The Independent Parliamentary Standards Authority has issued updated guidance, which states every MP can access the additional cash to boost their office costs budget.

At the other end of the spectrum, we may all clap for the key NHS workers yet their wages remain woefully low.

Moreover, nearly a third of businesses in the midlands and the north of England are at high risk of collapse due to Covid-19 according to a recent report. https://uknip.co.uk/2020/04/09/almost-a-third-of-businesses-in-the-midlands-and-the-north-of-england-are-at-high-risk-of-collapse-due-to-covid-19/

The report reviewed over 1.7 million businesses in these geographical areas, spread across 99 different sectors, and found that 29% of these are at high risk due to how their supply chains operate. The report also shows that around 35% of the firms are either at low or medium risk due to the potential impact of Covid-19.

Mark Menzies, who has been the Member of Parliament for Fylde in Lancashire since 2010, office responded to a similar article in the Times with the following comment: –

“What has happened is that IPSA (the Independent Parliamentary Standards Authority – set up after the expenses scandal, prior to me being an MP, with no control or oversight by MPs) decided on 19 March to extend the budget for MPs’ office costs by £10,000 for the year ahead. This is not money that would go into an MP’s pocket, or that of their staff.

Members of Parliament are working hard to try to serve those who they represent to the best of their ability. This is, in short, a contingency fund to help cover any additional costs that may arise from that work in such unprecedented times.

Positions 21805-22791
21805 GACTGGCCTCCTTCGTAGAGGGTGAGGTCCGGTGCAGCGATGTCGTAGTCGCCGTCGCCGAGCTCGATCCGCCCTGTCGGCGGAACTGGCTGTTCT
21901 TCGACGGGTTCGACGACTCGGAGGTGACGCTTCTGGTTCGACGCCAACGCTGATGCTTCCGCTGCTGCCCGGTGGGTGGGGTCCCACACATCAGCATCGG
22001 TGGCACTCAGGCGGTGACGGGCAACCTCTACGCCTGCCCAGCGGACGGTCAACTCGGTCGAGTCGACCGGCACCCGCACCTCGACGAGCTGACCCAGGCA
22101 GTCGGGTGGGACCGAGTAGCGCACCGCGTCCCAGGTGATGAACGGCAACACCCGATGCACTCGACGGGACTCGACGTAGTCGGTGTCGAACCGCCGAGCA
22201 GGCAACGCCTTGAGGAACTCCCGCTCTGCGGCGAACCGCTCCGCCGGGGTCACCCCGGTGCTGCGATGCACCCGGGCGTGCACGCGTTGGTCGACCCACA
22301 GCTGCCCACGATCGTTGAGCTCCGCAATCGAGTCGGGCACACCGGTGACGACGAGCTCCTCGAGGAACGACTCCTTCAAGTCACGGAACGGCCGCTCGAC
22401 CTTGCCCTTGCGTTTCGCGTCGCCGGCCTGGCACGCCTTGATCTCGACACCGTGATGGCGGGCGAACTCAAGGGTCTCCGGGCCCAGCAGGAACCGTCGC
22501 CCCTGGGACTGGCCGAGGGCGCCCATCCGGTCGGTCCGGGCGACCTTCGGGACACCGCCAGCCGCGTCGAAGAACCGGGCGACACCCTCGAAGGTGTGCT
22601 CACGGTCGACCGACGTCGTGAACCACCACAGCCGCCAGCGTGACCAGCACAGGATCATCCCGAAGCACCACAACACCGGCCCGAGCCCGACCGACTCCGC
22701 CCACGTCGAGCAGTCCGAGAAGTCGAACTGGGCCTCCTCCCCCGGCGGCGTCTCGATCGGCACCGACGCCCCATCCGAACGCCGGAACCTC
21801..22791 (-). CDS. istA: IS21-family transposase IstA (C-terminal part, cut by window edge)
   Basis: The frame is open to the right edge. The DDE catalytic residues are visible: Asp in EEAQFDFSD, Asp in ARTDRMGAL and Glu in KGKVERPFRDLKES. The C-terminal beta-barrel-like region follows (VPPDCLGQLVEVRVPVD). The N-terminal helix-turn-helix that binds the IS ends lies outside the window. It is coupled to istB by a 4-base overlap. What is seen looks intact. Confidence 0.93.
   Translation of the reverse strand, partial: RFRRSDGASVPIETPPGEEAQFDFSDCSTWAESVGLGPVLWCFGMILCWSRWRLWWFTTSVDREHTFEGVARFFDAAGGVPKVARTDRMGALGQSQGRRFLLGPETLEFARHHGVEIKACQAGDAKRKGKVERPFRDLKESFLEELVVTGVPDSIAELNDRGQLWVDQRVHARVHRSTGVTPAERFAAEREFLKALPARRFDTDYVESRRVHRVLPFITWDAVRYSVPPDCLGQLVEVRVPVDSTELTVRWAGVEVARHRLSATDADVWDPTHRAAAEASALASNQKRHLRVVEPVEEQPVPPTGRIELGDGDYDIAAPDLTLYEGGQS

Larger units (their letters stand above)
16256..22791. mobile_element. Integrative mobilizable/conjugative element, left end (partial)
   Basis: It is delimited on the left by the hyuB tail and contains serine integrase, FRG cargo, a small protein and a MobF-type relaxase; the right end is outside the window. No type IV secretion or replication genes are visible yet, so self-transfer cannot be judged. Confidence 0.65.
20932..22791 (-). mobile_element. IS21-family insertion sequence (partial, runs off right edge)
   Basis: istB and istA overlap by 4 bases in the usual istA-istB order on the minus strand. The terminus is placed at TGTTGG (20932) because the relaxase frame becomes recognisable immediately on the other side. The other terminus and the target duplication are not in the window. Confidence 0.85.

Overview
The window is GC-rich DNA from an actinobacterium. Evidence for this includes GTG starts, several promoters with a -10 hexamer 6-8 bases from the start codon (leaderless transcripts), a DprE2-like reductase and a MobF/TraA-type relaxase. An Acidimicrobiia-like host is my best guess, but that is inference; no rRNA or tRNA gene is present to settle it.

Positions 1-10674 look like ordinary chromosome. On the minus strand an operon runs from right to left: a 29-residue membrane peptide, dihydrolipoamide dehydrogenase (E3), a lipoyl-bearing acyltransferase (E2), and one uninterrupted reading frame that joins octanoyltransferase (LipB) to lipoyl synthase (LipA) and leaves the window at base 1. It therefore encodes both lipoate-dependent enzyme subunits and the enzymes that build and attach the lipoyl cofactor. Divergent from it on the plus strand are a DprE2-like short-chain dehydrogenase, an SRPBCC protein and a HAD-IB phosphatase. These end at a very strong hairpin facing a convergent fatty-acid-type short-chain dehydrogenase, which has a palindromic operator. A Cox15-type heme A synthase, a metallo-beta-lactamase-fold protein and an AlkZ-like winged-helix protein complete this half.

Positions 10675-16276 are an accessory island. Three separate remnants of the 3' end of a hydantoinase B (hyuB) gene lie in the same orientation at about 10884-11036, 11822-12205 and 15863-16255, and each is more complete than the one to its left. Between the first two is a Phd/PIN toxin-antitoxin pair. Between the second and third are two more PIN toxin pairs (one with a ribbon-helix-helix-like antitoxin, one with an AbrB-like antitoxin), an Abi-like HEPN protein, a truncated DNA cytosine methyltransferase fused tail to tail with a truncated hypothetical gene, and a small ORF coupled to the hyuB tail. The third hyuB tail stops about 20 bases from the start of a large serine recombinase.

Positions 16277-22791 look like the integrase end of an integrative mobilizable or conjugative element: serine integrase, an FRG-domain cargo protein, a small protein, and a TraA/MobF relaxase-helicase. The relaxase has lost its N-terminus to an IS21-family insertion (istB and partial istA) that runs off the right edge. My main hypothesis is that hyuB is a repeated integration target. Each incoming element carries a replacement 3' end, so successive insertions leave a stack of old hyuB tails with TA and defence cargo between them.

If used, this additional budget would go on things like computer equipment to facilitate home working for both Members of Parliament and their staff. Any claim on the budget would have to come with receipts and IPSA would be well within their right to turn a claim down if they thought it was unnecessary, unreasonable or inappropriate. All expenses claims by MPs are published, so that the public can see what their money is being spent on.

The past few weeks have seen a huge increase in people contacting their MPs for help and advice, especially key workers, struggling businesses and those stuck overseas trying to get home, whilst MPs have also had to manage the disruption of changing the way we do our work.

In my case, coronavirus has completely changed the way my office is run. Both my constituency and Westminster offices are currently closed with my team of staff working from home. They are working using either existing IT or using their own personal IT equipment, telephones and so on.

Thankfully, I have not had any need to use this additional budget but as we have no idea what is ahead of us and how long we will be in this situation, I will say that if I have to access this contingency budget to ensure my staff and I have all the resources we need to work efficiently and safely on behalf of the people of Fylde, I will. I am sure the same can be said for other MPs.

It is disappointing the Times have chosen to misrepresent this in a way that has left some with the entirely false impression, and allowed others to be completely taken in, that MPs have given themselves a pay increase whilst so many are suffering, when this could not be further from the truth.”

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